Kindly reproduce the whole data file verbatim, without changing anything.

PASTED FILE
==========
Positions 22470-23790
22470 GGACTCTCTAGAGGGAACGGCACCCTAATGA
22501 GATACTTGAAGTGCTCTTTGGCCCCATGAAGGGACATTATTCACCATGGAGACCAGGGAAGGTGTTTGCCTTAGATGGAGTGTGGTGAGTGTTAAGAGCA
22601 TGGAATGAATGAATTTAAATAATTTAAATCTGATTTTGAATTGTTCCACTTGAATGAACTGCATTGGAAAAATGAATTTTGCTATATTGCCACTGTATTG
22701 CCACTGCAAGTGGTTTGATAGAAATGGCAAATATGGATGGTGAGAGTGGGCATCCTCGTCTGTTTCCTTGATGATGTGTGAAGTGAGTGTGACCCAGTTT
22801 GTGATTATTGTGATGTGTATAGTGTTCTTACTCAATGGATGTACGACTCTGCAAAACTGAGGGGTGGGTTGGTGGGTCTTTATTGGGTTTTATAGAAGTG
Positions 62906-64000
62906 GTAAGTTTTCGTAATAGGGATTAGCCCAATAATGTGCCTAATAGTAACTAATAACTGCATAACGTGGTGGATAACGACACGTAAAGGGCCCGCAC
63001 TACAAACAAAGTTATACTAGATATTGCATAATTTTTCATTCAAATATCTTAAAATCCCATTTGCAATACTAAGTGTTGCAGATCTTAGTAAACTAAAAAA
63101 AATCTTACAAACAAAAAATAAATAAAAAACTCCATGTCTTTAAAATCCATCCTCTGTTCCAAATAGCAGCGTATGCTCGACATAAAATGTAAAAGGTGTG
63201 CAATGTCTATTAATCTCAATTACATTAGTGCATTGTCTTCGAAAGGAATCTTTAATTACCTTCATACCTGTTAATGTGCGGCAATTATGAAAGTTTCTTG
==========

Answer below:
Positions 22470-23790
22470 GGACTCTCTAGAGGGAACGGCACCCTAATGA
22501 GATACTTGAAGTGCTCTTTGGCCCCATGAAGGGACATTATTCACCATGGAGACCAGGGAAGGTGTTTGCCTTAGATGGAGTGTGGTGAGTGTTAAGAGCA
22601 TGGAATGAATGAATTTAAATAATTTAAATCTGATTTTGAATTGTTCCACTTGAATGAACTGCATTGGAAAAATGAATTTTGCTATATTGCCACTGTATTG
22701 CCACTGCAAGTGGTTTGATAGAAATGGCAAATATGGATGGTGAGAGTGGGCATCCTCGTCTGTTTCCTTGATGATGTGTGAAGTGAGTGTGACCCAGTTT
22801 GTGATTATTGTGATGTGTATAGTGTTCTTACTCAATGGATGTACGACTCTGCAAAACTGAGGGGTGGGTTGGTGGGTCTTTATTGGGTTTTATAGAAGTG
Positions 62906-64000
62906 GTAAGTTTTCGTAATAGGGATTAGCCCAATAATGTGCCTAATAGTAACTAATAACTGCATAACGTGGTGGATAACGACACGTAAAGGGCCCGCAC
63001 TACAAACAAAGTTATACTAGATATTGCATAATTTTTCATTCAAATATCTTAAAATCCCATTTGCAATACTAAGTGTTGCAGATCTTAGTAAACTAAAAAA
63101 AATCTTACAAACAAAAAATAAATAAAAAACTCCATGTCTTTAAAATCCATCCTCTGTTCCAAATAGCAGCGTATGCTCGACATAAAATGTAAAAGGTGTG
63201 CAATGTCTATTAATCTCAATTACATTAGTGCATTGTCTTCGAAAGGAATCTTTAATTACCTTCATACCTGTTAATGTGCGGCAATTATGAAAGTTTCTTG